• Housecall: Understanding over-the-counter sleep aids

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Over-the-counter sleep aids
You've followed the usual tips for getting enough sleep — sleeping on a regular schedule, avoiding caffeine and daytime naps, exercising regularly, avoiding lighted screens before bed, and managing stress. Still, a good night's sleep remains elusive. Is it time for an over-the-counter sleep aid? They can be effective for an occasional sleepless night. There are a few caveats, however. Here's what you need to know if you're considering an over-the-counter medication to help you sleep.

Fitness: 7 tips for staying motivated
Fitness is important for your physical and mental well-being. But many people start fitness programs and then stop when they get bored, don't enjoy it or the results come too slowly. From setting goals and keeping it fun to rewarding yourself, here are seven tips to help you stay motivated and reach your fitness goals.

What is 'hot yoga?'
"Hot yoga" is a vigorous form of yoga performed in a warm and humid studio. There are many types of hot yoga classes, and researchers continue to study the pros and cons of hot yoga, including its effects on body fat and heart health. Hot yoga is not for everyone, though. The intensity of the workout and the hot temperatures could cause heat-related illness. Learn more from Dr. Edward Laskowski, a Mayo Clinic physical medicine and rehabilitation specialist and co-director of the Mayo Clinic Sports Medicine Center.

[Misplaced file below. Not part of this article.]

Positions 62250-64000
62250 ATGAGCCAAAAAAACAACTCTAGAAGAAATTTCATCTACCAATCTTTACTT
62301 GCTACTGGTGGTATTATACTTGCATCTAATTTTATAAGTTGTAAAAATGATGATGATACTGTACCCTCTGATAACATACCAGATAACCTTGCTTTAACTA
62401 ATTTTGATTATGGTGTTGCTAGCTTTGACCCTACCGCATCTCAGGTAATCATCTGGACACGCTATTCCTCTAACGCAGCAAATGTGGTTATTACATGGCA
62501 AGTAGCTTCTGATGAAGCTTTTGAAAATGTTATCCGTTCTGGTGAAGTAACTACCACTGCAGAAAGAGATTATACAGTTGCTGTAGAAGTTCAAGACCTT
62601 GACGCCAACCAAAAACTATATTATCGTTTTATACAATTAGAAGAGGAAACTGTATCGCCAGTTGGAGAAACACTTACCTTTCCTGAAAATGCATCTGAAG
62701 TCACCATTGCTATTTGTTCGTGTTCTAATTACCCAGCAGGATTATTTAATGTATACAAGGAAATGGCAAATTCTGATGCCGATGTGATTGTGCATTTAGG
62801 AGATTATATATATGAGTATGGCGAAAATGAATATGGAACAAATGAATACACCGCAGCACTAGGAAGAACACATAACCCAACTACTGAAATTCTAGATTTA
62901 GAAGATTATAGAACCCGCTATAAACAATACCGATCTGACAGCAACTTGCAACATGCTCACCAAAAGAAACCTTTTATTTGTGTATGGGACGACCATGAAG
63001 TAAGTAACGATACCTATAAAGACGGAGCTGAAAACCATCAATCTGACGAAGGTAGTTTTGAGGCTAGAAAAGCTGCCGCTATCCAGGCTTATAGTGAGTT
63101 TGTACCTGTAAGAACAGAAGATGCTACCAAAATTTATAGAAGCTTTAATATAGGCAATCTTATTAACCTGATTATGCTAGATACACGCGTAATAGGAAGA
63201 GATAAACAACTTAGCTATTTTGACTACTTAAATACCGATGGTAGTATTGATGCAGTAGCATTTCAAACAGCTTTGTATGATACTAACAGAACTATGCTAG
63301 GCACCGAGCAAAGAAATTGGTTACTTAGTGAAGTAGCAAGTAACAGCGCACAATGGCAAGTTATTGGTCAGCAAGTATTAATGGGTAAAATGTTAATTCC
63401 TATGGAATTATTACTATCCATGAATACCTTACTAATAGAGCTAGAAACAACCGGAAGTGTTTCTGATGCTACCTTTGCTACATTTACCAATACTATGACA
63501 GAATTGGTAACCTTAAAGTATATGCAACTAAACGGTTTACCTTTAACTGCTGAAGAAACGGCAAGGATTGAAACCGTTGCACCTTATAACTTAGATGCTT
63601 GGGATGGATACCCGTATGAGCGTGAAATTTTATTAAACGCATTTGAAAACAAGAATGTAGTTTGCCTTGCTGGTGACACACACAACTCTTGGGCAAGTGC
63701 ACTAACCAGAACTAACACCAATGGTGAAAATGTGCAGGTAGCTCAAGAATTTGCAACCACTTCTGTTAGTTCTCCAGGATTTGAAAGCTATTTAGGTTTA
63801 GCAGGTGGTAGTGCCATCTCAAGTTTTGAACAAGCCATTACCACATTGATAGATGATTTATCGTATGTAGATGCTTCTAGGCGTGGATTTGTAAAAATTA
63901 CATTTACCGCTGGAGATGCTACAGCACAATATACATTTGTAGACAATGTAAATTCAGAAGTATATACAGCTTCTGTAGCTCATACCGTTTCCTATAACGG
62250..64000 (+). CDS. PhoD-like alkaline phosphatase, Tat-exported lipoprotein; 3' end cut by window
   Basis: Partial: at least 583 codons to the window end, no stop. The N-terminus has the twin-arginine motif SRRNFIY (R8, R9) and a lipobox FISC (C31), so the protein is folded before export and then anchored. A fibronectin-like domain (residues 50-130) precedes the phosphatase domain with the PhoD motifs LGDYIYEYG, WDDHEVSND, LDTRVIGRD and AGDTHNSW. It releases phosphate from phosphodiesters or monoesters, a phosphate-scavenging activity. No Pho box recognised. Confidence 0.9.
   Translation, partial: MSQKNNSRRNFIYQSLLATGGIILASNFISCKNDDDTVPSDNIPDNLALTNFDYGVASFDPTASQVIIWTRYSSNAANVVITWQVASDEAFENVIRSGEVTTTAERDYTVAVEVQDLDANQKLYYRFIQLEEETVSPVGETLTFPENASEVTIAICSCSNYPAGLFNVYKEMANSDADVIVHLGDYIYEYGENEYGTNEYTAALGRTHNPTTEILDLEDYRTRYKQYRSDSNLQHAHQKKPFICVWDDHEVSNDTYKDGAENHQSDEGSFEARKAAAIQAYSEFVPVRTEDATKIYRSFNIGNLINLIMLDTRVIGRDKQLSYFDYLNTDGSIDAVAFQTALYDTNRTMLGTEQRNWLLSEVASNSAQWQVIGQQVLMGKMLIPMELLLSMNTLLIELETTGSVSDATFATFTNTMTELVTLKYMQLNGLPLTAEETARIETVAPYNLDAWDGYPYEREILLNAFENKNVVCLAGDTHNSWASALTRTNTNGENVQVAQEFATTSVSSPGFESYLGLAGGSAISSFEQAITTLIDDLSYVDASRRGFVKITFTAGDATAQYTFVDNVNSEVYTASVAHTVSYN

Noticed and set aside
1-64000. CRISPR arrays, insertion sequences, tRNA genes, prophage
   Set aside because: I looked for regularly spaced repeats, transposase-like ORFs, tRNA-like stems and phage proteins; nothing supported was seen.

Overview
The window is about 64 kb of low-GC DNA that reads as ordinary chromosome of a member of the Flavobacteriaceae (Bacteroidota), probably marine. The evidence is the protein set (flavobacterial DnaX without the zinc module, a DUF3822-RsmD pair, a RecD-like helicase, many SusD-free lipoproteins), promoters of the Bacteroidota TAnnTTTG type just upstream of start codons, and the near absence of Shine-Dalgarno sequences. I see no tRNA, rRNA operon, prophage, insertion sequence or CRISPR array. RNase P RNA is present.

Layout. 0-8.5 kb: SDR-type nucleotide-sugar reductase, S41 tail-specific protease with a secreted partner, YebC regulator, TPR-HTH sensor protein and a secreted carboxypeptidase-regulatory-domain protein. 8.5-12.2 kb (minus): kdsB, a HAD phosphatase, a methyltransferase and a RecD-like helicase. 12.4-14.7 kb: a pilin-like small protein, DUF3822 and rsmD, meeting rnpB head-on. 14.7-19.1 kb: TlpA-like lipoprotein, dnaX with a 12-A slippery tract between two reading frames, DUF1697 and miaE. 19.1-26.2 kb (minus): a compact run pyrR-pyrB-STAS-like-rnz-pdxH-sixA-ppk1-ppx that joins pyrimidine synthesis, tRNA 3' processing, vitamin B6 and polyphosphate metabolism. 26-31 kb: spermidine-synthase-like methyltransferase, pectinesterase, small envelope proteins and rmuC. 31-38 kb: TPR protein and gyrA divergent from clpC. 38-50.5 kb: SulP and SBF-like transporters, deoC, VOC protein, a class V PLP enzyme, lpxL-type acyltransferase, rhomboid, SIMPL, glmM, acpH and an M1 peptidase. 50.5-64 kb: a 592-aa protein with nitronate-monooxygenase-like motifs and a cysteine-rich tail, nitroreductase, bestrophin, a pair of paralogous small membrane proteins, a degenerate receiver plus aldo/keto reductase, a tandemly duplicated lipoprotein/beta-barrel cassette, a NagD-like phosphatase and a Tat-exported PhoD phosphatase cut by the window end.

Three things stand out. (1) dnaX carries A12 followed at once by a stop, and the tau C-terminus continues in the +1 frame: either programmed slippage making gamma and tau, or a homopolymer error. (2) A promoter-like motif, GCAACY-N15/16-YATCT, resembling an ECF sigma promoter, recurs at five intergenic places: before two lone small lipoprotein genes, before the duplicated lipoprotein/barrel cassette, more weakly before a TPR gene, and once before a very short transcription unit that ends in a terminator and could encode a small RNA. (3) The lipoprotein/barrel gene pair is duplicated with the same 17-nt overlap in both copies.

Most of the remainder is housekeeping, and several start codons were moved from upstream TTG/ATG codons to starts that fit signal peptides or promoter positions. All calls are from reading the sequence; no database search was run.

Will taking zinc make my colds go away faster?
There's been a lot of interest in taking zinc for colds since a 1984 study showed that zinc supplements kept people from getting as sick. Since then, research has turned up mixed results about zinc and colds. Learn more from Dr. Brent Bauer, director of the Mayo Clinic Complementary and Integrative Medicine Program.

Dupuytren's contracture
Retinal detachment
MRSA infection
Living-donor liver transplant

Tofu with hoisin and baby bok choy
Chicken salad with Thai flavors
Five-spice pork medallions
Sichuan broccoli and cauliflower

Lower your risk of breast cancer
Research shows that lifestyle changes can lower your risk of breast cancer, even if you're at high risk. To lower your risk:

  1. Limit alcohol. Even small amounts increase your risk.
  2. Don't smoke.
  3. Be physically active.
  4. Control your weight. Being overweight increases your risk. This is especially true if obesity occurs after menopause.

Need practical advice on diet and exercise? Want creative solutions for stress and other lifestyle issues? Discover more healthy lifestyle topics at mayoclinic.org.

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